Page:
…So, all that was kind of a headfull already…Then, I went out in the snow to gather firewood. I left off wolf-walking a clanmate for a moment to discover a simple scene, my awareness of it slowly unfolding into story:
“A deer came by this morning. It lay down in the snow for a time. Then it got up, pooped, and walked back in the same basic direction that it had come.
Now, I have always imagined that deer lay down in the snow…of course, they must…but I have never seen a deer lying down at all…it was just an assumption. However, there it was, right in front of me, clear as day. I was able to see that scene as though standing there! Deer comes, lies down, poops, leaves. Suddenly, I realized that a tracker transcends both space and time. This is alchemy. This is cultural evolution. This is a ‘hobby’ to wrap my life around.
2nd quarter of the too cold, too soon moon
Rumor has it that some of our blog readers have expressed dissatisfaction with the suspiciously upbeat reports of our experience here. I hear that the entries have been romantic and poetic, omitting the obvious sufferings that our lives must contain.
This is an understandable perception coming from the world that we do… The world of black and white, good and bad… but here we live in a different world.
We are told that the mindset of the Ojibwa is embodied so fully in their language that becoming fluent in the language will shift one into an entirely different view of the world.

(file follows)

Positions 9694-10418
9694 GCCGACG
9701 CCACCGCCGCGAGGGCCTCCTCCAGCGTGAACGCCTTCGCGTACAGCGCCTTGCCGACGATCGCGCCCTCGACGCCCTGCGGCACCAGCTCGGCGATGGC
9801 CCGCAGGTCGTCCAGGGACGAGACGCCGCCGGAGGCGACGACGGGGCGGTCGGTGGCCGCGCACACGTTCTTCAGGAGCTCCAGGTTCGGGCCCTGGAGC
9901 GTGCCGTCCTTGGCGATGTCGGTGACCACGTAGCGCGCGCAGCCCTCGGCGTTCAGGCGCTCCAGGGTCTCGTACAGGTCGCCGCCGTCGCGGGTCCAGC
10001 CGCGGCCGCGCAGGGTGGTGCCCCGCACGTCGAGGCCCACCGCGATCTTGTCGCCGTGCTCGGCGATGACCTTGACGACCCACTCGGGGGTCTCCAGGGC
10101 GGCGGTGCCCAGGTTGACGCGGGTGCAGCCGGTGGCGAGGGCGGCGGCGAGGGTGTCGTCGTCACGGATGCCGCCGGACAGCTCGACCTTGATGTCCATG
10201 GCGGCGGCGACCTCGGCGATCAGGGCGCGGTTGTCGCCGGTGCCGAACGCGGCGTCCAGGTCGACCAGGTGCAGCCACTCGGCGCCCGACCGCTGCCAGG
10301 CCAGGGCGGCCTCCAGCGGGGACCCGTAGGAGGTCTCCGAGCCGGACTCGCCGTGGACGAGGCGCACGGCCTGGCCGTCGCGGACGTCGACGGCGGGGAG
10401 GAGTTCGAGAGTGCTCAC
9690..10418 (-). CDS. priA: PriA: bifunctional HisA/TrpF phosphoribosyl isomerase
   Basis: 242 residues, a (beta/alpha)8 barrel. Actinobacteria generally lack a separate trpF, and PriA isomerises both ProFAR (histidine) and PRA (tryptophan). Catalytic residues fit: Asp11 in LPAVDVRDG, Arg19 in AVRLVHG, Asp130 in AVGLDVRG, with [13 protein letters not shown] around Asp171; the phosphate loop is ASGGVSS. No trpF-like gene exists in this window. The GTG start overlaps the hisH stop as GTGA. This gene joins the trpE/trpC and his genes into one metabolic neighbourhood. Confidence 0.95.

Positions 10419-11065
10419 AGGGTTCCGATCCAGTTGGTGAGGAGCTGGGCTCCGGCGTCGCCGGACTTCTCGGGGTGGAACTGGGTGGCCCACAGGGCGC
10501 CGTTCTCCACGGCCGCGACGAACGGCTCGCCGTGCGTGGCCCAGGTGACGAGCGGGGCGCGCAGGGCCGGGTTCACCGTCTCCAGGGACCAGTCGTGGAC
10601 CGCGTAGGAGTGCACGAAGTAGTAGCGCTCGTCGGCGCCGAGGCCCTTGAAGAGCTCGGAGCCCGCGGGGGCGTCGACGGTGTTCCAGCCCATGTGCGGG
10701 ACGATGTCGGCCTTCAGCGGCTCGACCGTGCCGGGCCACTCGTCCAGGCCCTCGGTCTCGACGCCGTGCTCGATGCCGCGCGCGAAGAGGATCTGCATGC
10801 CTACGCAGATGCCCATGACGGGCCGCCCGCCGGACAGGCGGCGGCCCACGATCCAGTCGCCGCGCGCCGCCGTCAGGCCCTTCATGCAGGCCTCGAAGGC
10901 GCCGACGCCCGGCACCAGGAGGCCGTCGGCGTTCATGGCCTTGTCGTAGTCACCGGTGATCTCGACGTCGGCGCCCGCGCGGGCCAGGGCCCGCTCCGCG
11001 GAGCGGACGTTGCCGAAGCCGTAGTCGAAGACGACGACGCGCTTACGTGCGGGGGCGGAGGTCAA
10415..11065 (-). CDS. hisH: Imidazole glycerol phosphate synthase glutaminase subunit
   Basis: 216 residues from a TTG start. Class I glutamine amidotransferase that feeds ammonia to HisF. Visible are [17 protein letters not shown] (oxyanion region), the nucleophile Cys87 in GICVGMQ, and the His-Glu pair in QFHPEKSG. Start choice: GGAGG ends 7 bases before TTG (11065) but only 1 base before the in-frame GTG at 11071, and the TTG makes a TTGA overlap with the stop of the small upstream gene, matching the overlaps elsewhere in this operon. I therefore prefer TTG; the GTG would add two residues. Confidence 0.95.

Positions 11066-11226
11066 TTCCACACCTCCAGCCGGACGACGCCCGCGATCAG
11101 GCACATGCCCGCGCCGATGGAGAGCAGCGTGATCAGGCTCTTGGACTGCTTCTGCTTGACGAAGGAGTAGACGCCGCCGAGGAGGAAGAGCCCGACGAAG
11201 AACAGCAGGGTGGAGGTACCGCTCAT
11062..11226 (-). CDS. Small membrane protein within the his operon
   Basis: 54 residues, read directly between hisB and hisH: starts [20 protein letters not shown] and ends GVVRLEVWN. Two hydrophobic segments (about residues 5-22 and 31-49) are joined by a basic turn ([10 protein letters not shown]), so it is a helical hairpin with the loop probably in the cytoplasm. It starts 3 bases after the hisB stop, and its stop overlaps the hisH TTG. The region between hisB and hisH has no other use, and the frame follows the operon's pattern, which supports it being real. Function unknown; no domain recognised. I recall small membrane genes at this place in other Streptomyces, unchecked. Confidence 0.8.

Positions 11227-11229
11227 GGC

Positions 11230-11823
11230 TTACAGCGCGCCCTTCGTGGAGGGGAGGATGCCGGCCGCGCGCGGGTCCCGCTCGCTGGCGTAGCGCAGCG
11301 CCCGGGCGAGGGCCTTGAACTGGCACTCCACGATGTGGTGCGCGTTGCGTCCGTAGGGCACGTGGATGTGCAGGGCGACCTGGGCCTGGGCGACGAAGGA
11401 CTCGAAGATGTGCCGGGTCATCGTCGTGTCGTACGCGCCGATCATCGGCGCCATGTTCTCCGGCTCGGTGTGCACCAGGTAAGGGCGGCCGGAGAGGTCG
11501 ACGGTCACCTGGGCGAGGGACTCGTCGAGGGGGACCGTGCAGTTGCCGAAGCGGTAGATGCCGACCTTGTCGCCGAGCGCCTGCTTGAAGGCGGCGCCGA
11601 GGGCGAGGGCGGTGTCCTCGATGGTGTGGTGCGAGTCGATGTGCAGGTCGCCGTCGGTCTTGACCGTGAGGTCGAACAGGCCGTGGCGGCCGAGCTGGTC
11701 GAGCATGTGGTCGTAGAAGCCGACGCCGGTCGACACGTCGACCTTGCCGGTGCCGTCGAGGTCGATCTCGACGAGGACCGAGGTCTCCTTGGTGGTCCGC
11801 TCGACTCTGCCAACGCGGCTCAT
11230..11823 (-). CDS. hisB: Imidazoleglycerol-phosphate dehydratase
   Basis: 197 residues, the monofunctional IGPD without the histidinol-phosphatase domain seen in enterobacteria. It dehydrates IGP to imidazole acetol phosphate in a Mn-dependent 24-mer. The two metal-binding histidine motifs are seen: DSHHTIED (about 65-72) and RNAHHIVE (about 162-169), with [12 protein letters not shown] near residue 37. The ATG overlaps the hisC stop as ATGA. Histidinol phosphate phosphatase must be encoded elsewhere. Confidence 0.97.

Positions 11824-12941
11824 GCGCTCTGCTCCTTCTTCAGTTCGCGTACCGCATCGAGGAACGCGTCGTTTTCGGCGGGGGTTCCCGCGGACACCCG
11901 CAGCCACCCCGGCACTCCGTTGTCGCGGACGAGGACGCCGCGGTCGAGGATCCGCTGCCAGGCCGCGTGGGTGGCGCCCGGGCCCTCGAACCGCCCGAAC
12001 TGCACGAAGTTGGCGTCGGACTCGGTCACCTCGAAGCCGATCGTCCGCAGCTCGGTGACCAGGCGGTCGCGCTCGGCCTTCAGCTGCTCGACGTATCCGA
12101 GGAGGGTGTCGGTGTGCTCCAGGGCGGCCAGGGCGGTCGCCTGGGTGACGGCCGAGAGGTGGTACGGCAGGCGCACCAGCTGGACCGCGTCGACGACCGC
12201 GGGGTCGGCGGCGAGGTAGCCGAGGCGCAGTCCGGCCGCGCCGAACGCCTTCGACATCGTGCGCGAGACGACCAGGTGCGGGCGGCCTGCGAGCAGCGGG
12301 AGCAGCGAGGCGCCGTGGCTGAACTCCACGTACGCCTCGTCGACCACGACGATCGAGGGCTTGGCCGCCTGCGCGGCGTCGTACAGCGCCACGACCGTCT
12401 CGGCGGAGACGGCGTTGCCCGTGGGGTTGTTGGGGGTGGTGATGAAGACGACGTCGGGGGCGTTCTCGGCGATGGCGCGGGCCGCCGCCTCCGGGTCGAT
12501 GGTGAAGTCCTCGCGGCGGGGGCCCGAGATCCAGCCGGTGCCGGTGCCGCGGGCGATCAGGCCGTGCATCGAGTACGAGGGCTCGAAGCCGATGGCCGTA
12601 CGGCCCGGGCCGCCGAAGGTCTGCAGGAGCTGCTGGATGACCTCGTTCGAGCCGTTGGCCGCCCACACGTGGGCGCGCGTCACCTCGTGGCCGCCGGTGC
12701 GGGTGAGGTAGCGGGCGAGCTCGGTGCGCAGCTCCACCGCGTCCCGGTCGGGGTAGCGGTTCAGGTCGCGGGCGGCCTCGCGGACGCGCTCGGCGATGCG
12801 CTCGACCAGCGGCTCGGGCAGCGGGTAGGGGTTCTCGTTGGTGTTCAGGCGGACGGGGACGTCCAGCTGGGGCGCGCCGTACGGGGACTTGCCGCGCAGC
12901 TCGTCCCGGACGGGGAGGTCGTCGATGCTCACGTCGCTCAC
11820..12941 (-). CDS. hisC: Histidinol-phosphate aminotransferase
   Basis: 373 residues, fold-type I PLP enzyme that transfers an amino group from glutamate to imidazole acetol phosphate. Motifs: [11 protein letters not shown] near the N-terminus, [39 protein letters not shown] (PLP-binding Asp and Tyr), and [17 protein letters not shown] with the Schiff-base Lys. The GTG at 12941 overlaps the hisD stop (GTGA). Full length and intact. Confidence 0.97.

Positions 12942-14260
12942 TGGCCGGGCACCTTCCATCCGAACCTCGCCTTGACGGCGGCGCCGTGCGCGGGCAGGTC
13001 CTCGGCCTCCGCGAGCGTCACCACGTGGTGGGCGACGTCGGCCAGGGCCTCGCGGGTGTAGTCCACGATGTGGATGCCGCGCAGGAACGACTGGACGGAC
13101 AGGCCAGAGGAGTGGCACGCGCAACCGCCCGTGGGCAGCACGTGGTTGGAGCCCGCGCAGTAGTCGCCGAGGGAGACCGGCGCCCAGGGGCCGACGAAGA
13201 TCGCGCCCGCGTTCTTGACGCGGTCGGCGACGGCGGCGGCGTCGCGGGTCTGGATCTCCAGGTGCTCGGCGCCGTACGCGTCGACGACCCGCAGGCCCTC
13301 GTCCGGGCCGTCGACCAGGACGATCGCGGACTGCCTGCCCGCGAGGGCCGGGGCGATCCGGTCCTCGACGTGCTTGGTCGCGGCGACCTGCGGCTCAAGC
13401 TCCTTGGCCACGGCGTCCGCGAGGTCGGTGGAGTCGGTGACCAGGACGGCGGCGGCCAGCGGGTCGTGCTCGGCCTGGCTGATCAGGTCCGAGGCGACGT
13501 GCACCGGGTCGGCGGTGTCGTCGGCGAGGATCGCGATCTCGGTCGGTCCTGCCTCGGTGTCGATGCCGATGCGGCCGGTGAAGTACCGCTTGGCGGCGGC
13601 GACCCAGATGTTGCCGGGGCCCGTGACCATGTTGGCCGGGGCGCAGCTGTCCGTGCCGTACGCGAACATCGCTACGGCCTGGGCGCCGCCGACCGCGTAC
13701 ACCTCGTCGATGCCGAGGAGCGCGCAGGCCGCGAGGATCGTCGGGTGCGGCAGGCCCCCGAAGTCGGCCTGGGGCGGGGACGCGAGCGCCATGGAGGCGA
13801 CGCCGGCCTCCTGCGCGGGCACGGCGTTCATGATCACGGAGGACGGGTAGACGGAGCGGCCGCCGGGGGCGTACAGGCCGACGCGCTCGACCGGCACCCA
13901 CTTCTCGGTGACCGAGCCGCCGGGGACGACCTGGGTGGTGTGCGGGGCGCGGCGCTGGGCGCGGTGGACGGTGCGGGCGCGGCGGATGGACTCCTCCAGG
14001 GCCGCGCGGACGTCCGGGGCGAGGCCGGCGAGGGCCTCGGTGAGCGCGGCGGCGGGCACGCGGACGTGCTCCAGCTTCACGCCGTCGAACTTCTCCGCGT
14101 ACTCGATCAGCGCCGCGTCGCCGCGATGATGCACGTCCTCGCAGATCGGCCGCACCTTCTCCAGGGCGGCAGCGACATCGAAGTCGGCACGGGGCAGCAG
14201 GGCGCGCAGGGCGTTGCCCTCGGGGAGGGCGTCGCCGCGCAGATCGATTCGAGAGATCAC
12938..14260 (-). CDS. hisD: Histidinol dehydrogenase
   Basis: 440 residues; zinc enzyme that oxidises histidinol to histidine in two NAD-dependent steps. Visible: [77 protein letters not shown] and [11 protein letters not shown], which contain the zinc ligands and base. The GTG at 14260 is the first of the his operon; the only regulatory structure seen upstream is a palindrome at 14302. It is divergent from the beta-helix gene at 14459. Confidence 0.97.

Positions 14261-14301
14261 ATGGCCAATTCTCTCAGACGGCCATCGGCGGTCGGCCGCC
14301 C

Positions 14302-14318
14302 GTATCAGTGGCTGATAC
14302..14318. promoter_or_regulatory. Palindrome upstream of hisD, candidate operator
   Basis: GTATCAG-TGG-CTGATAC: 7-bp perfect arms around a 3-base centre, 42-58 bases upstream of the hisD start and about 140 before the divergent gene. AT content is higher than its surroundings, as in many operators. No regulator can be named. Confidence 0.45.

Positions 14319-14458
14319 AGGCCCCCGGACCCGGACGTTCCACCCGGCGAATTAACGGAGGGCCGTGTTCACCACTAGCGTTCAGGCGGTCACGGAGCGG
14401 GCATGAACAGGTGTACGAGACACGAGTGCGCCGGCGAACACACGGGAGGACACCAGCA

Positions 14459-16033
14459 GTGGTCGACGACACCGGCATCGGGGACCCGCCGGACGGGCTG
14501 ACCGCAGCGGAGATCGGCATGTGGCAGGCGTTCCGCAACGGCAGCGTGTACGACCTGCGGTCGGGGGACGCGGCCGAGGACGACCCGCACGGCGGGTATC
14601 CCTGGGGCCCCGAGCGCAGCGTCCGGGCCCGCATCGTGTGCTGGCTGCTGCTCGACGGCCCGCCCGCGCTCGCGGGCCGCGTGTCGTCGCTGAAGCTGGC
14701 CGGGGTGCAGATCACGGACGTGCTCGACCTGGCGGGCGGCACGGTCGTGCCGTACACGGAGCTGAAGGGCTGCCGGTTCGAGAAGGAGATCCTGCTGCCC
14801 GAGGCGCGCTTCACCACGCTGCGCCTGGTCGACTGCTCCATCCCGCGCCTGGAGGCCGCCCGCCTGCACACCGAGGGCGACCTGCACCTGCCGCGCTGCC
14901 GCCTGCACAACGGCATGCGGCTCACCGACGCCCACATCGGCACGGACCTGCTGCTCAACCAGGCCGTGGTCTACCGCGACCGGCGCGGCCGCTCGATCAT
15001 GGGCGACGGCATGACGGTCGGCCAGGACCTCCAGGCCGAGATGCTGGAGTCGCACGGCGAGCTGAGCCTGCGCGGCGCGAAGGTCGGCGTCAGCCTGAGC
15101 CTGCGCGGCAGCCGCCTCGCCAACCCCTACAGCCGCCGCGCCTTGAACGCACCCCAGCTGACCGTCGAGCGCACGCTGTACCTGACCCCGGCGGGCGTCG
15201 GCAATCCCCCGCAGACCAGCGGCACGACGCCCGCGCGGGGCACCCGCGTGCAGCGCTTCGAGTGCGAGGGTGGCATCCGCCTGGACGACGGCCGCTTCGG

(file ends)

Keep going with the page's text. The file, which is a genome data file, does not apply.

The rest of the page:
I have witnessed many struggles here, but I can honestly say that amongst the adults, I don’t know of one difficulty that did not evolve into a welcome teacher. Truly, the members of this clan are that committed to creating healthy culture. Likely, the riffles don’t become blog entries until after their gift is recognized.
Also, being immersed in nature, the experience goes far beyond the limitations of the English language. This life is poetry. We simply write down as we can.
I am reminded of two songs I have heard the Seekers compose. This by Alexandros, this green season, was 2 revision of another song: Humbly and with gratitude
Hungry we walk here, hungry we sing here
Hungry we walk this ground
Hungry, and in bad mood
Hungry and in bad mood we walk this ground.
…And Rose’s composition of this morning as she prepared to start a bow drill fire in the cold with an unfamiliar Kit: